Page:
With this acquisition, we’re making a few important changes. First of all, we are introducing a new SlickUpload Community Edition that will be 100% Free for personal use, non-profit organizations, open source projects and educational institutions. We are also reducing the price of the SlickUpload Redistributable license for a single application (unlimited servers) from $599 to $499.

Lastly, we will be dropping the Single Server $149 license effective November 30th, 2011. After that, there will be only 3 editions (see below). To purchase the single-server license now, visit the SlickUpload purchase page.

The 3 editions of SlickUpload will be:

  • SlickUpload Community Edition (Free!) – Restricted to personal use, non-profit organizations, open source projects and educational institutions. Will contain branding information with link to the SlickUpload web site.
  • SlickUpload Redistributable License ($499) – Use on an unlimited number of servers for a single application. You can also redistribute the product with one commercial application without any royalties. All branding information is removed on this version.
  • SlickUpload Source Code License ($2,499) – For those who need the additional peace of mind of holding the source code. License allows for the modification of source code for use on an unlimited number of servers for a single application or for redistribution inside of your own applications.

To learn more about SlickUpload, visit the SlickUpload page.

OnTime 11.1: Subitems, GitHub and Drag-and-Drop

November 7, 2011 35 comments

Today, we are announcing the release of OnTime 11.1. Even though this is a .1 release, it contains some of the most important and useful enhancements that we’ve ever added to OnTime. The top new features are:

Subitems

The best way to discuss the new Subitems feature in OnTime 11.1 is using an example. And what better example than showing you what the “Subitems” feature itself looked like in the OnTime instance our own dev team uses:


(screenshot of the new Subitems feature in OnTime as used by the OnTime team)

In the screenshot above, you can see the “Subitems” parent feature.  Below it, indented and marked using a subitem icon, there are 7 subitems listed. These are the subitems that the OnTime team added after they had the ability to add subitems in OnTime. What’s great about subitems is that it lets you easily break down larger features into a number of smaller items, each with its own status, workflow, assignee and work remaining. The parent item consolidates the data, showing the total amount of work done and remaining.

Subitems make managing large features much, much simpler. You can track them as individual units by collapsing all the subitems, or you can expose all the details and still have roll-up information. Once you start using this feature, you’ll wonder how you ever got along without it. Our own teams now heavily rely on Subitems as part of the day-to-day development of OnTime. Even our marketing team uses subitems heavily breaking down larger tasks (such as “Update axosoft.com web site for OnTime 11.1 launch”) into a number of smaller items assigned to different team members.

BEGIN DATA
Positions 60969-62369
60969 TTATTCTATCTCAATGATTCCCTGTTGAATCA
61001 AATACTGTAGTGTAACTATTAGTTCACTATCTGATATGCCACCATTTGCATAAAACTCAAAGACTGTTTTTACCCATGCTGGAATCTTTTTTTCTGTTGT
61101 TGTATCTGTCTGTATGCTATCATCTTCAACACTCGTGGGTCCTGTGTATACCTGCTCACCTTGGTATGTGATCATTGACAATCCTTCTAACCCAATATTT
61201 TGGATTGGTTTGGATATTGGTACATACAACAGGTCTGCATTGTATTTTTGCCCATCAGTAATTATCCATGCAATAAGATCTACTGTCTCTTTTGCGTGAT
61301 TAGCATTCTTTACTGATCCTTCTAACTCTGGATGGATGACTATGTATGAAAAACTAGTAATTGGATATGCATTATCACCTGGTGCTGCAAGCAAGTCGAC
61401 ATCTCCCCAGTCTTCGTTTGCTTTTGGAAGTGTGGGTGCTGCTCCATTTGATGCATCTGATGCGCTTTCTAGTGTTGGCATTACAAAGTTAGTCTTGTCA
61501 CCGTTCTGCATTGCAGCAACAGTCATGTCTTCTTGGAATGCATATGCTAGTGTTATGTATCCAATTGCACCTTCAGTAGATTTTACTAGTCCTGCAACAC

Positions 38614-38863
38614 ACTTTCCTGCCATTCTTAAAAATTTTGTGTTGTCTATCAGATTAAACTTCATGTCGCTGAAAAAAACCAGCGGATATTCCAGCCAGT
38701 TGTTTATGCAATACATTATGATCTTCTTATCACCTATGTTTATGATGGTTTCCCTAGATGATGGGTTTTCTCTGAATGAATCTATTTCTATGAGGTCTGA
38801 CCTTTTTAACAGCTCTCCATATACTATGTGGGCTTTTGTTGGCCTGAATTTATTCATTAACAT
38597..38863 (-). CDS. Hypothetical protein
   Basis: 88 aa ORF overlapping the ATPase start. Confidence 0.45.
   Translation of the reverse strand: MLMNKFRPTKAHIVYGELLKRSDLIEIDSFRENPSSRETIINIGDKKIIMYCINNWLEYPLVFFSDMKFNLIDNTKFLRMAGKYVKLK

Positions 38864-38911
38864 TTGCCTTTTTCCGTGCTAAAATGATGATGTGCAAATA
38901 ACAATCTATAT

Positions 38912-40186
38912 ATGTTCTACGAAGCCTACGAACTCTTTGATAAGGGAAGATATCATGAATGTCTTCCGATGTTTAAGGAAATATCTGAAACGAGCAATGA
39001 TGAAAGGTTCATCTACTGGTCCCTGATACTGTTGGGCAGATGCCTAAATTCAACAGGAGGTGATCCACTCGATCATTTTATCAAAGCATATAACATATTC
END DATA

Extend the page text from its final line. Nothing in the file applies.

GitHub Integration

Over the past couple of years, as distributed version control systems (DVCS) such as Git have gained popularity, one particular “Git-in-the-cloud” provider has emerged as the leader: GitHub. When you use GitHub, you immediately realize why: they’ve done an amazing job of simplifying Git. They’re now hosting millions of repositories. Git is the new standard for DVCS systems and GitHub is the new standard of hosting Git in the cloud.

But one area that isn’t a GitHub core strength, is tracking defects and features for software development teams or managing their products from inception to completion. Fortunately, the GitHub folks were smart enough to build integration hooks, which means Axosoft can provide you with seamless integration between GitHub and OnTime.

To set up the integration, you start by going to the OnTime System Options in the GitHub Integration section. There, you will see a screen that looks like this:

Once you enable the GitHub integration, the OnTime APIs that allow for GitHub and OnTime to talk to each other will start to work. The API key, which should be kept secure, will be needed for the API calls. This API key will need to be provided to GitHub in GitHub’s service hooks section (where you’ll need to find the OnTime service hook):

Once the setup has been done, all of your GitHub users will be able to relate code commits to specific items in the OnTime system using a special syntax in the comments of the commit. The special syntax is in the following form:

[otX: # wl:# TIMEUNIT]

 Where “ot” refers to OnTime and “X” is one of:

– d for Defect
– f for Feature
– i for Incident
– t for Task

and # refers to the item number.

Then the optional “wl” tells the system to add a work log entry where # refers to the amount of time and the word “TIMEUNIT” is replaced with whatever time unit you happen to use (hours, days, story points, etc.).